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Here Wiggo



Fifteen minutes out of Waterloo station and we’re already rolling through suburbia. It’s proper Terry and June country this. I almost expect Sir Dennis Hodge to get on at the next stop and unfurl a copy of the Financial Times. I’m on my way to Kingston upon Thames to watch the Olympic cycling time trials. Both the men’s and women’s races start and finish in front of Hampton Court Palace which is ticketed, but the rest of the courses are free to view. This suits my cheapskate ways. I’ll be doing the same for the triathlons and marathons next week.

The Olympics are well and truly here. Earlier, Waterloo station was a mass of Team London Ambassadors, travel champions, games makers, customer assisters, security guards and other assorted tabard wearers. Pink signs adorn underground stations offering directions to Olympic venues. If you’re heading to the volleyball at Earl’s Court there’s a handy pink sticker on the underground map that informs you of the need to disembark at Earl’s Court station. For weeks, pre-recorded messages from London’s buffoon-mayor have been broadcast on buses and at tube stations urging us to “get ahead of the Games”. And thousands of leaflets asked us “are you Games ready?” I’m not sure what Britain’s medal prospects are like but the English language has taken a fearsome battering.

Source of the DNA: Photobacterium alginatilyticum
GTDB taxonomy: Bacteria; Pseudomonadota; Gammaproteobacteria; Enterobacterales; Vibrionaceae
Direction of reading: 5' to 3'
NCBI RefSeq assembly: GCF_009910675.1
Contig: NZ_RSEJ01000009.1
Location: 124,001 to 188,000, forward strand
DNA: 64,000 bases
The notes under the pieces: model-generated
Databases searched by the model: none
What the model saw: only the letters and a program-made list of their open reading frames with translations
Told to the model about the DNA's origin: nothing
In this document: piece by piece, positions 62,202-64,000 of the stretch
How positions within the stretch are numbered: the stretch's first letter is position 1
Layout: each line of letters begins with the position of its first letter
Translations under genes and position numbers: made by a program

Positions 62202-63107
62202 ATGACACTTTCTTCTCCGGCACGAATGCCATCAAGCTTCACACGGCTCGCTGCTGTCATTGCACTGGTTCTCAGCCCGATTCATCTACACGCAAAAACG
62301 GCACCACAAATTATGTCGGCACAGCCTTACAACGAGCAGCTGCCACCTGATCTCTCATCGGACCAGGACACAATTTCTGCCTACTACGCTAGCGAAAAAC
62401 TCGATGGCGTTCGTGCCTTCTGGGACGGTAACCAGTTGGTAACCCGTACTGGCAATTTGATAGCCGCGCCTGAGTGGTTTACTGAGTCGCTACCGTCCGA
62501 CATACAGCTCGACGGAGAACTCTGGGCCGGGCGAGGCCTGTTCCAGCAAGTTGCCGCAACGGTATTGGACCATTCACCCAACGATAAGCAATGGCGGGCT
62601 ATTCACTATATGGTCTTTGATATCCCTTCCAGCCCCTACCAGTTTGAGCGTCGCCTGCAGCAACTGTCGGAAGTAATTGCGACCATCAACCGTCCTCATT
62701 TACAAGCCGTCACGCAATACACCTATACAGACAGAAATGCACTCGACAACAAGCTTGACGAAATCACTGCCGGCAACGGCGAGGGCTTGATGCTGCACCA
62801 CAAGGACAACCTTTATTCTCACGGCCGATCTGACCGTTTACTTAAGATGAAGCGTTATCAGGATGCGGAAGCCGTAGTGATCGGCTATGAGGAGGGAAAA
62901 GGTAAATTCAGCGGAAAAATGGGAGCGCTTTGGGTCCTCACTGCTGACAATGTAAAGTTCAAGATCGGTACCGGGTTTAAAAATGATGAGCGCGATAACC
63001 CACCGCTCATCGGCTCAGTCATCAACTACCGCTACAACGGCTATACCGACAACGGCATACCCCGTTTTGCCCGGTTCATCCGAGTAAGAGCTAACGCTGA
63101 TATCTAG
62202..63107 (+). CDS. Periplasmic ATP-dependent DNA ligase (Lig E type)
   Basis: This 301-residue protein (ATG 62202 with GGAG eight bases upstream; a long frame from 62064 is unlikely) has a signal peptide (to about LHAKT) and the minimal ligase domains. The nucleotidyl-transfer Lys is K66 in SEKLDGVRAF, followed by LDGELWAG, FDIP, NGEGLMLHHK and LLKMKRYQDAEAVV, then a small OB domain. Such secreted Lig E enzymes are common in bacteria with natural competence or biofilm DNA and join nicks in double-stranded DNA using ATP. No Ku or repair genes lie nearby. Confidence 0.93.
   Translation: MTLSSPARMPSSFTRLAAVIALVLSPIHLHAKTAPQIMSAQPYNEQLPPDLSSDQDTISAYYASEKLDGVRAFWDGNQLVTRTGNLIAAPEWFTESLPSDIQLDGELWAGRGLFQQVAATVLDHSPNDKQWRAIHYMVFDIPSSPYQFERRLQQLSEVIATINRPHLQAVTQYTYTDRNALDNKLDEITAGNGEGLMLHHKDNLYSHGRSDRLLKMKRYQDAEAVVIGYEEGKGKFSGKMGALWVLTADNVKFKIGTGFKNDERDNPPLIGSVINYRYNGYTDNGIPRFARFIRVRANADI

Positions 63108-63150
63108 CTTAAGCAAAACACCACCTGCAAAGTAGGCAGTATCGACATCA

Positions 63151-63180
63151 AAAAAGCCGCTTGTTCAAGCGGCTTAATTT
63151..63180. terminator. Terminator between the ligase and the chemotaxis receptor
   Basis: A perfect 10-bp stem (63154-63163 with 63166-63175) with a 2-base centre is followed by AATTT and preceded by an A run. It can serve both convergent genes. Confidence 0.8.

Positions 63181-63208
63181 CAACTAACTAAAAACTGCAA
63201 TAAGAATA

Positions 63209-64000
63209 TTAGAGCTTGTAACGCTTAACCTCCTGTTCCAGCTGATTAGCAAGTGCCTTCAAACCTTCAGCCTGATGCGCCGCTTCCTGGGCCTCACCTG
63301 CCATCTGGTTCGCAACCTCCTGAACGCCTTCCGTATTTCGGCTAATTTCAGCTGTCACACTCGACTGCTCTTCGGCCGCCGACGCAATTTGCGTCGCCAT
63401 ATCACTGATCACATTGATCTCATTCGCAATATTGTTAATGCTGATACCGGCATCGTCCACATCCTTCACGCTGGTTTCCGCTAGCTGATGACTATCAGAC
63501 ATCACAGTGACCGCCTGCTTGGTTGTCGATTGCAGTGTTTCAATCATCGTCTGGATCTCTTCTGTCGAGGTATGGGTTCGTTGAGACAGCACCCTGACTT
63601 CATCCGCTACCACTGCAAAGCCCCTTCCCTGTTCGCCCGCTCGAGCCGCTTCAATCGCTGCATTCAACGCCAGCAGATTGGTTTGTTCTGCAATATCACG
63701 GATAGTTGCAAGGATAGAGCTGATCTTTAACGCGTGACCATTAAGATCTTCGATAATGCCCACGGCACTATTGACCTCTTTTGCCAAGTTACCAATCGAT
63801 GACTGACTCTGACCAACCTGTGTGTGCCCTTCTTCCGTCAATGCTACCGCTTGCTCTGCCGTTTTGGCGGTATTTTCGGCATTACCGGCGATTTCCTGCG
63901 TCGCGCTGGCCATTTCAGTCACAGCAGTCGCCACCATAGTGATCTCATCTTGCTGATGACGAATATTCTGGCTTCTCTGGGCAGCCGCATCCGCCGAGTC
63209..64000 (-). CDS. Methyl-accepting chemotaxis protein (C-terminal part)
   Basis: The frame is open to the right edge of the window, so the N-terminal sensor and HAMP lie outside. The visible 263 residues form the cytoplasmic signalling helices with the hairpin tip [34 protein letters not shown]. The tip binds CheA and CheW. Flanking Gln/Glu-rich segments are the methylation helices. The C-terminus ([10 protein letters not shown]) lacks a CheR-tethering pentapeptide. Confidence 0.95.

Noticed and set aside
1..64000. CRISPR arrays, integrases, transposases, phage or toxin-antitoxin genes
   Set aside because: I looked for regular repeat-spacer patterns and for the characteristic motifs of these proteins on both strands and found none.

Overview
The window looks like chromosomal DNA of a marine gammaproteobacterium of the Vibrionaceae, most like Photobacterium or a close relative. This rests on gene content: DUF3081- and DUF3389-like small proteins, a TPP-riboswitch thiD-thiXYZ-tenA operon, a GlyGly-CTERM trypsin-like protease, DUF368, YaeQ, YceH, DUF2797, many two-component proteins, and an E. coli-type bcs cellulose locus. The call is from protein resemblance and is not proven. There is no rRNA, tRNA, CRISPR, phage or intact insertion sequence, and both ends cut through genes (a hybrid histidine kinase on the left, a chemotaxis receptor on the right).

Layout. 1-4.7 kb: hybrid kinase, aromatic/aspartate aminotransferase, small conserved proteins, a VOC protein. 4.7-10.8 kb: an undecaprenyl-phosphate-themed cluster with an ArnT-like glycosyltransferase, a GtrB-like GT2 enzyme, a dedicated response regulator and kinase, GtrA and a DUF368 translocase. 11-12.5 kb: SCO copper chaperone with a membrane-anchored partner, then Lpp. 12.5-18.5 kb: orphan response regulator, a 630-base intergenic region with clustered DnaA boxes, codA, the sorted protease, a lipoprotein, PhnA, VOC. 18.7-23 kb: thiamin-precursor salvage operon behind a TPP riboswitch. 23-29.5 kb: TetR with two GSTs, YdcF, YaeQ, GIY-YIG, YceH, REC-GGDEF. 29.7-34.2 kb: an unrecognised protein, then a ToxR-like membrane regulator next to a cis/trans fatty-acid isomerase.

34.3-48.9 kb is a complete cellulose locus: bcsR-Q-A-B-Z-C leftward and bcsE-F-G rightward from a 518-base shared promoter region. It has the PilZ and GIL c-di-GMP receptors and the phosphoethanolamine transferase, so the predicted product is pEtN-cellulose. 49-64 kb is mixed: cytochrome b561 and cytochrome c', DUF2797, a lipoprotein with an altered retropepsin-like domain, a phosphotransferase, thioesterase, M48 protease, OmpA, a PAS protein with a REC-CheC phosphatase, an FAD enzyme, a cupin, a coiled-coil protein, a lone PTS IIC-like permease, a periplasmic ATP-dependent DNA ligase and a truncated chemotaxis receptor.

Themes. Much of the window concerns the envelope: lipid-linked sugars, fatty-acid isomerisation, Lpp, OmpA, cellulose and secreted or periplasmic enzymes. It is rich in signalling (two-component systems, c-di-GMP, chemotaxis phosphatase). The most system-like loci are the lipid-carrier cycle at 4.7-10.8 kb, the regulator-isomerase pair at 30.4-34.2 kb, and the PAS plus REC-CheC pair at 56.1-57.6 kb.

I doubt that a midweek 11.57 service from Waterloo to Strawberry Hill has been this busy for a while. There’s a large contingent of European cycling fans; two lads across from me with a Russian flag and plenty of Swiss and orange-clad Dutch. A girl somewhere in the carriage is babbling into a mobile phone that she’s “off to see that cyclist fella…you know…whatshisname…that’s it, Bradley Wiggins”. It’s a mere week and a half since Bradley Wiggins won the Tour de France. Today he could become Britain’s most decorated Olympian with a medal in the men’s individual time trial.

First up it’s the women’s race. An hour before the start the streets of Kingston town centre are already lined with excitable spectators. I walk across Kingston Bridge and up Hampton Court Road. It’s quieter up here. Ahead there’s a Yorkshire flag, flying proudly in support of Lizzie Armitstead who won a silver medal in the women’s road race on Sunday and is also competing here.

Soon there are cyclists speeding past us every minute or so. The time trials involve the cyclists setting off at ninety second intervals and cycling alone against the clock. Well, nearly alone. Almost all of them are accompanied by their coaching teams in cars behind, usually bellowing words of encouragement into a megaphone. “Come on Emma, keep it going, right to the finish”. I’m sure it helps.

It seems odd after all the fuss about applying for Olympics tickets to be able to stand at a Surrey roadside and watch some of the world’s finest cyclists go past for free. On this particular section of road, with very few stewards around and no kerbside barriers, there’s nothing to stop any of us from running out into the road and potentially ruining the medal prospects of any of the riders. Instead, people applaud, take pictures, scream, shout, wave flags and scan the television coverage on their iPads of events elsewhere on the 30km course. Kristin Armstrong from the US eventually wins gold with Britain’s Emma Pooley in sixth and Lizzie Armitstead finishing tenth.